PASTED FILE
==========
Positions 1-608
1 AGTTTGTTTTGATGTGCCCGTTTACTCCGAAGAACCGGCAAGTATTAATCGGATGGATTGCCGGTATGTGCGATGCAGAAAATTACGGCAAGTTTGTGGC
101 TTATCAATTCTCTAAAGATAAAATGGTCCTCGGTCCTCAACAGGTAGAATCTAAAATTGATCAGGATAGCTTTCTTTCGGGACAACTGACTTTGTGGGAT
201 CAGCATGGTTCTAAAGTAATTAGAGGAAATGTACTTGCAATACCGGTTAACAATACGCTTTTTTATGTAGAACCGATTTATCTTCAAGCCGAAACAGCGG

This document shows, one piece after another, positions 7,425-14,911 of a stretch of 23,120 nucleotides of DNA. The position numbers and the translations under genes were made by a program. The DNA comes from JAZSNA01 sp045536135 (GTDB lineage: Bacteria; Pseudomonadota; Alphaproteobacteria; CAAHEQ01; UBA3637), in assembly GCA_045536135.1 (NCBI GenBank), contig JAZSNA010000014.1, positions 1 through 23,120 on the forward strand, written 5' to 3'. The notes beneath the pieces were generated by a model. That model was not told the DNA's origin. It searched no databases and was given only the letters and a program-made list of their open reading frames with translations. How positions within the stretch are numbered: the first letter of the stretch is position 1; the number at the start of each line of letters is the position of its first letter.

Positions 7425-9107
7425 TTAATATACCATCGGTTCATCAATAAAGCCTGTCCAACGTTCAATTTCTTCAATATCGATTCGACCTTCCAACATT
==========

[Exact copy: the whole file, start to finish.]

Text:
Positions 1-608
1 AGTTTGTTTTGATGTGCCCGTTTACTCCGAAGAACCGGCAAGTATTAATCGGATGGATTGCCGGTATGTGCGATGCAGAAAATTACGGCAAGTTTGTGGC
101 TTATCAATTCTCTAAAGATAAAATGGTCCTCGGTCCTCAACAGGTAGAATCTAAAATTGATCAGGATAGCTTTCTTTCGGGACAACTGACTTTGTGGGAT
201 CAGCATGGTTCTAAAGTAATTAGAGGAAATGTACTTGCAATACCGGTTAACAATACGCTTTTTTATGTAGAACCGATTTATCTTCAAGCCGAAACAGCGG

This document shows, one piece after another, positions 7,425-14,911 of a stretch of 23,120 nucleotides of DNA. The position numbers and the translations under genes were made by a program. The DNA comes from JAZSNA01 sp045536135 (GTDB lineage: Bacteria; Pseudomonadota; Alphaproteobacteria; CAAHEQ01; UBA3637), in assembly GCA_045536135.1 (NCBI GenBank), contig JAZSNA010000014.1, positions 1 through 23,120 on the forward strand, written 5' to 3'. The notes beneath the pieces were generated by a model. That model was not told the DNA's origin. It searched no databases and was given only the letters and a program-made list of their open reading frames with translations. How positions within the stretch are numbered: the first letter of the stretch is position 1; the number at the start of each line of letters is the position of its first letter.

Positions 7425-9107
7425 TTAATATACCATCGGTTCATCAATAAAGCCTGTCCAACGTTCAATTTCTTCAATATCGATTCGACCTTCCAACATT